The U.K.-based Royal Society for the Protection of Birds states that although wind power “is one of the most advanced renewable technologies” wind farms still mustn’t “harm birds through disturbance, displacement, acting as barriers, habitat loss and collision”, and that “impacts can arise from a single development and cumulatively multiple projects.” 
These issues are among those that have led the wind power industry to seek alternatives for obtaining wind power.
Wind Catching Systems
Wind Catching Systems was established in 2017 with headquarters near Oslo, Norway. They are focused on developing what they call “a floating wind power plant based on a multi-turbine design”. 
The system, known as the Windcatcher, is focused on maximizing “power generation from a concentrated area”. Turbine installation and maintenance uses an elevator-based system that’s incorporated into its design.
The Windcatcher doesn’t exist physically just yet, but on paper it looks like an expansive, water-based wall of rotating blades. CEO Ole Heggheim says that their “large model” would measure in at around 300 meters tall and 350 meters wide. Its realization won’t happen in the near future, however. The large version of the Windcatcher would use 126 1-MW turbines, but a planned pilot model will have between 7-12, Heggheim said, with the exact number to be confirmed in the next few months.
The CEO added that after the pilot, Wind Catching Systems will “most likely build an intermediate size, probably around 40 megawatts, before we go for the large size.”
Offshore wind generation doesn’t always have to have bottoms that are fixed to the seabed. Floating turbines exist as well and have the advantage of the ability to be installed in far deeper waters. In recent years, major economic players such as the United States have made their interest to increase floating wind installations known.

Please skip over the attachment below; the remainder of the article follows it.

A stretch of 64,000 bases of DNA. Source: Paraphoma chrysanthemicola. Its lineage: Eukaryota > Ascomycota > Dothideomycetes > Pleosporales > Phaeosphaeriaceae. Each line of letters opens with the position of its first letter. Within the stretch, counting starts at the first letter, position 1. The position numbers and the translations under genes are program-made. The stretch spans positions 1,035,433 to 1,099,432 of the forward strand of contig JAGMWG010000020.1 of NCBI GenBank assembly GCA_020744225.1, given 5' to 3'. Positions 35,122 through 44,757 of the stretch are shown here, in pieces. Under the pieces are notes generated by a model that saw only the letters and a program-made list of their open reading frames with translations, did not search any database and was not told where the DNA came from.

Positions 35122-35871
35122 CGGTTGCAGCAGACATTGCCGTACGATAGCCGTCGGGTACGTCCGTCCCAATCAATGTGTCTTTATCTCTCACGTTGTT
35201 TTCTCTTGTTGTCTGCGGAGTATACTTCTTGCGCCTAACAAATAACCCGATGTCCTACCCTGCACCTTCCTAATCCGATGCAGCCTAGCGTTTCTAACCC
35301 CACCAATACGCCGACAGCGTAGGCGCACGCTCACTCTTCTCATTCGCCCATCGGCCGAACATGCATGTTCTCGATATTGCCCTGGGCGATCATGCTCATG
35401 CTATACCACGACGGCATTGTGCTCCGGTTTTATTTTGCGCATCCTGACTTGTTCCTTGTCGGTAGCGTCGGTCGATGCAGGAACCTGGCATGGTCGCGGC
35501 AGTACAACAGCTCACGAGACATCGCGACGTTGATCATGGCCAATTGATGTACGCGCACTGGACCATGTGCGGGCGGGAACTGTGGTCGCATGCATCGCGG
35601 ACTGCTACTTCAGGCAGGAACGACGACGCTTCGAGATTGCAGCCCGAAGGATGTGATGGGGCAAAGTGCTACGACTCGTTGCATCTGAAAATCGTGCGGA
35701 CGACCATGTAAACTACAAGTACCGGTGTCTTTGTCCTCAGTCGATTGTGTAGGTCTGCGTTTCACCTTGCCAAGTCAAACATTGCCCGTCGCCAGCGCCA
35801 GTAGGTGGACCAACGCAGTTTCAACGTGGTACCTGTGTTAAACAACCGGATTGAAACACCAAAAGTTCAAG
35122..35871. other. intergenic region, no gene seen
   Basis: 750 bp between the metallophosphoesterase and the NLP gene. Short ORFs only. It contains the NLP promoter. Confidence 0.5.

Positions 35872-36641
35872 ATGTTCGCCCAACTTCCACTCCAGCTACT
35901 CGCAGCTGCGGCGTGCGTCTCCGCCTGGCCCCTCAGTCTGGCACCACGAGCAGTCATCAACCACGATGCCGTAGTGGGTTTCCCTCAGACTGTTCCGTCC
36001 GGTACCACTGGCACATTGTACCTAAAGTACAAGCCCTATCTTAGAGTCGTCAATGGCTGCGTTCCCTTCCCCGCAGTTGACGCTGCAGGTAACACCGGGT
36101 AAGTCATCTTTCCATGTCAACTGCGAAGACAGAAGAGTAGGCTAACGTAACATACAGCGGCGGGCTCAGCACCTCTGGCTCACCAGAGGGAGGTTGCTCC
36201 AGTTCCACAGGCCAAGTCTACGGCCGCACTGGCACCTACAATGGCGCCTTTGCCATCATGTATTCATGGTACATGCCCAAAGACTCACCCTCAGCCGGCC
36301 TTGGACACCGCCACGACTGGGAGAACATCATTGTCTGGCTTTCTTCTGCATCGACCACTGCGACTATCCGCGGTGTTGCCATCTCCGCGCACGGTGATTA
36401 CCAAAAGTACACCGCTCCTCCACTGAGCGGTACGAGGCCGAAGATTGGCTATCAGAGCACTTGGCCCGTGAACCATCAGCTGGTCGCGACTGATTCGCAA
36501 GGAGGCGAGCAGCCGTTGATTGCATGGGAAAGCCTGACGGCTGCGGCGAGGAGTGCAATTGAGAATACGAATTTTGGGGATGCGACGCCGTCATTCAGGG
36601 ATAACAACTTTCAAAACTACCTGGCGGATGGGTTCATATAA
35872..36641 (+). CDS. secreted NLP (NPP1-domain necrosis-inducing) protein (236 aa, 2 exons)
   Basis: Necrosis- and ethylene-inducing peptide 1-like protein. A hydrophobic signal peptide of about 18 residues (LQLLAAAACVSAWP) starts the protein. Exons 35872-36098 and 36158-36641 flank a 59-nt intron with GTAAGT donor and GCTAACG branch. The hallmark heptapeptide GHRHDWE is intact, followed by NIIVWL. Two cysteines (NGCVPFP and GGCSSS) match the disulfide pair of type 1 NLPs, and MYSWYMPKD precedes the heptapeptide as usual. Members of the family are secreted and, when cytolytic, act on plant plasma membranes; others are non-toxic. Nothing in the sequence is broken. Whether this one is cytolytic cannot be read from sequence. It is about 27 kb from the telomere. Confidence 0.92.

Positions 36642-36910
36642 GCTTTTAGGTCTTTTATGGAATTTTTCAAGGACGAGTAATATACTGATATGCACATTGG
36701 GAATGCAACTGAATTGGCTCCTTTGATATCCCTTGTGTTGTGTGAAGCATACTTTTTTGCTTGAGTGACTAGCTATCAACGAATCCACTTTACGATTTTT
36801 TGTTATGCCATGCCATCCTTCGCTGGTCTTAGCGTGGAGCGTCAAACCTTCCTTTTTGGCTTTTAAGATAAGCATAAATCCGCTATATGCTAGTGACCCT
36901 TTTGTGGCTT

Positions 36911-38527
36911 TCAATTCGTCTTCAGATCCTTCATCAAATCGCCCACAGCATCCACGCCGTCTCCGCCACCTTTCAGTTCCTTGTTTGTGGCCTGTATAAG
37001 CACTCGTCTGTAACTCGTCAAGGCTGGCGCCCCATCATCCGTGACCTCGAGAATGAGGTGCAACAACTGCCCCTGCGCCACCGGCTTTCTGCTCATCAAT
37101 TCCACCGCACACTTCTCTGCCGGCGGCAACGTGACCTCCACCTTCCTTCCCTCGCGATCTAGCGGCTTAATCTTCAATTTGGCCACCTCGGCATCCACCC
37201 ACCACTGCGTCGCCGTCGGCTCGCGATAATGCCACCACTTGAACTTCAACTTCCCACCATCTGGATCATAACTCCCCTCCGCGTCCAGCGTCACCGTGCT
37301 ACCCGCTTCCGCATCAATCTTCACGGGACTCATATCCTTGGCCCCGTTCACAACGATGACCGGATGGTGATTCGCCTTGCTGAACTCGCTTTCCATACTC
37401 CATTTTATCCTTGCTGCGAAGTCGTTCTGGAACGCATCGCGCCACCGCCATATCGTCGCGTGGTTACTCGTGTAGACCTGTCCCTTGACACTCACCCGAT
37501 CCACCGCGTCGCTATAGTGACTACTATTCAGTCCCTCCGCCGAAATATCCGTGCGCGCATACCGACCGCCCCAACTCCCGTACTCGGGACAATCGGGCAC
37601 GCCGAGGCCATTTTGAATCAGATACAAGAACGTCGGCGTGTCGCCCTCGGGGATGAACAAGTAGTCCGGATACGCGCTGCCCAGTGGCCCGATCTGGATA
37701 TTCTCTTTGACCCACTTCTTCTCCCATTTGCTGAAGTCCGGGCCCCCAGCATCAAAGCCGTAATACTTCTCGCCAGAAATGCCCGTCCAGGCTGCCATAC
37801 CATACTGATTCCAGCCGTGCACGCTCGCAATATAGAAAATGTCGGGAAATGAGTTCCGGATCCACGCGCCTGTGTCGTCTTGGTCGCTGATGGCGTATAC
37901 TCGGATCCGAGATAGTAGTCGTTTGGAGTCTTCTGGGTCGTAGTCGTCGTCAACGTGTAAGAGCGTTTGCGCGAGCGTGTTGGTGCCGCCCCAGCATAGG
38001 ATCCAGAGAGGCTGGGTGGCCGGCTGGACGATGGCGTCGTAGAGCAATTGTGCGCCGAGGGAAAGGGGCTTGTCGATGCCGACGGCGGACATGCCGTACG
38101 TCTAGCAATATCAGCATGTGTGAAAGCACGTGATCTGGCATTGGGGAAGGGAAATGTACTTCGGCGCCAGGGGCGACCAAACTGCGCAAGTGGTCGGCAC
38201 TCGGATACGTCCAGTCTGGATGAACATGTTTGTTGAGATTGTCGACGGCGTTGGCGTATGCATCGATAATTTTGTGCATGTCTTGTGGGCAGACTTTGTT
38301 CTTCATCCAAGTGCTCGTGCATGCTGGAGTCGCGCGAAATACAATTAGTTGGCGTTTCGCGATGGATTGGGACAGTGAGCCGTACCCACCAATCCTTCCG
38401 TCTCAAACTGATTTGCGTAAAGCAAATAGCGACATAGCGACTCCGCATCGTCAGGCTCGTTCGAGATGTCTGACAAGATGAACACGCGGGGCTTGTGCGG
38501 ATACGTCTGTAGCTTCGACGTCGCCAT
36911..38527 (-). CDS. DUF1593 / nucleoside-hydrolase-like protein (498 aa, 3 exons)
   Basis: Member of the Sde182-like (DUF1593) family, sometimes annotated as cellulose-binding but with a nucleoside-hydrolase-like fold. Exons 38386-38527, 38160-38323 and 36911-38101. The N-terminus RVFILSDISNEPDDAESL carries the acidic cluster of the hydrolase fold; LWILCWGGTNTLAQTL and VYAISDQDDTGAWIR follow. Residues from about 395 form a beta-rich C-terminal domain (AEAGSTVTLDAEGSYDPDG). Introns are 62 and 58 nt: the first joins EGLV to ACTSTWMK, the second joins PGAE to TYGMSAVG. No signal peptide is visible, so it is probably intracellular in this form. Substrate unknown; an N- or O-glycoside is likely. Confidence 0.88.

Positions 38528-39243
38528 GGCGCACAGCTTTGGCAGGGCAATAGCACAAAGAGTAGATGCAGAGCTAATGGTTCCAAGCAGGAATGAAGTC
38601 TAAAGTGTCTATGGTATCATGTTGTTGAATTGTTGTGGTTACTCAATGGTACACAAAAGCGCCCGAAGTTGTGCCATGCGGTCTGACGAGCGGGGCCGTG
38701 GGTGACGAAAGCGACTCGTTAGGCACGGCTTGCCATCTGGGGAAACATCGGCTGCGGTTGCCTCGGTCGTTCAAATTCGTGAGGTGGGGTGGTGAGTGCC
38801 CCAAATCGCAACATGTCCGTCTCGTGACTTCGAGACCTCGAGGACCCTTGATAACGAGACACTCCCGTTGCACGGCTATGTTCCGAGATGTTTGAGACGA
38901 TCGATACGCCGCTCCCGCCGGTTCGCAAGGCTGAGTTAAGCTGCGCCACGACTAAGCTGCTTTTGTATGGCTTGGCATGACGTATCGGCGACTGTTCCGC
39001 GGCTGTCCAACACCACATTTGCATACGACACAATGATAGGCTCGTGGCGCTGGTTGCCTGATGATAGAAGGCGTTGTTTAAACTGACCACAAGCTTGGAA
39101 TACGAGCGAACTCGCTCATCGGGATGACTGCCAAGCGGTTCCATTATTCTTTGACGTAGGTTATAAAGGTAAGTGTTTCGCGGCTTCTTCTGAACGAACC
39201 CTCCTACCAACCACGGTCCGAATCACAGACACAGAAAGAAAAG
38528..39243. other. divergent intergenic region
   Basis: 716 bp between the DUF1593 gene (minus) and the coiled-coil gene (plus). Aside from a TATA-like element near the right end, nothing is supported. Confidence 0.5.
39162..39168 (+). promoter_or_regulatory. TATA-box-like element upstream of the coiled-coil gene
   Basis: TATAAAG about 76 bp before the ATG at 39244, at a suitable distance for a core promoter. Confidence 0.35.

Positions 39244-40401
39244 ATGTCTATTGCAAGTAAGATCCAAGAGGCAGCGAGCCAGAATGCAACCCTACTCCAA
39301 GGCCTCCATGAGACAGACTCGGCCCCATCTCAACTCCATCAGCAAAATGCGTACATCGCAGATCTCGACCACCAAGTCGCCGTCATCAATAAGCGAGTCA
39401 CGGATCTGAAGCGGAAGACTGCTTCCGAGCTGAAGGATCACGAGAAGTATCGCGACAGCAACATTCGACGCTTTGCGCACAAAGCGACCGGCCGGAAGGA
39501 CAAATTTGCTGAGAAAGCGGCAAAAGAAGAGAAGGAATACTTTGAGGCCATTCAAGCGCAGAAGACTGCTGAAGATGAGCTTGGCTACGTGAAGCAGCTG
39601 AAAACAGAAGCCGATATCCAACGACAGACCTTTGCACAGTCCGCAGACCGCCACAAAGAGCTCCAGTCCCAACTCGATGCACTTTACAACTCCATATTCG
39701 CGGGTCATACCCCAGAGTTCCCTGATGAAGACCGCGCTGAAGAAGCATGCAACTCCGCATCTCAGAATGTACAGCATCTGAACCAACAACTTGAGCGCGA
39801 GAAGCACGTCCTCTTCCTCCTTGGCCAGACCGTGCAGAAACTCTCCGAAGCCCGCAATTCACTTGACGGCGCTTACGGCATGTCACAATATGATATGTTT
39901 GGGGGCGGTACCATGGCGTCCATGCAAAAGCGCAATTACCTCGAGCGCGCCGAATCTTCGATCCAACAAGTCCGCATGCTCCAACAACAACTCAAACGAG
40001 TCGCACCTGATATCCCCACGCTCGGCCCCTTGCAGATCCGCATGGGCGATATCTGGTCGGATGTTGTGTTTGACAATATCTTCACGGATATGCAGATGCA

Demonstration projects that amount to around 125 MW-worth of floating wind power have been installed globally, with another 125 MW under construction. That pipeline is growing quickly. There are over 60 gigawatts of offshore wind projects across the world in planning stages; in terms of planned capacity, some of the top countries are South Korea, the UK, Brazil, and Australia. 
As companies and countries around the world do their best to solve the energy crisis, cut their emissions, and hit net-zero goals, firms such as Wind Catching Systems are starting to attract more and more notable backers. 
The company stated in June 2022 that it had entered into a strategic agreement with General Motors and secured investment from GM Ventures. That agreement was related to “collaboration covering technology development, project execution, offshore wind policy, and the advancement of sustainable technology applications.” 
In February this year, Enova, which is owned by Norway’s Ministry of Climate and Environment, awarded Wind Catching Systems a pre-project grant of 9.3 million Norwegian Krone, or about $872,500. The company said that the grant would “support the initial implementation of a full-scale Windcatcher,” and that “through the pre-project, Wind Catching Systems will mature and validate the technology and cost estimates for a full-scale Windcatcher.” 
Other novel ideas for wind power generation
The Windcatcher is an interesting, new way to harness the power of the wind. It’s but one of a range of ideas that have cropped up in recent years.
There are others, such as Vortex Bladeless’ system, featuring a cylindrical mast and no blades, SeaTwirl’s vertical-axis floating turbine, and Kitemill’s kite-like system which is tethered to the ground.
These “disruptor” designs may very well be the future of wind power, but they are faced with a long road ahead if they are to really challenge current on and offshore turbines. Although nowhere near as old or established as the fossil fuel industry, the wind power industry has firm roots entrenched. There are established methods, regulations, ideas, and methods. Disrupting it is a gargantuan task which requires significant interest, investment, time, and patience.
Yet, it’s clear that there are many out there who are working on it. The outcome remains to be seen, but it’ll be exciting if they succeed.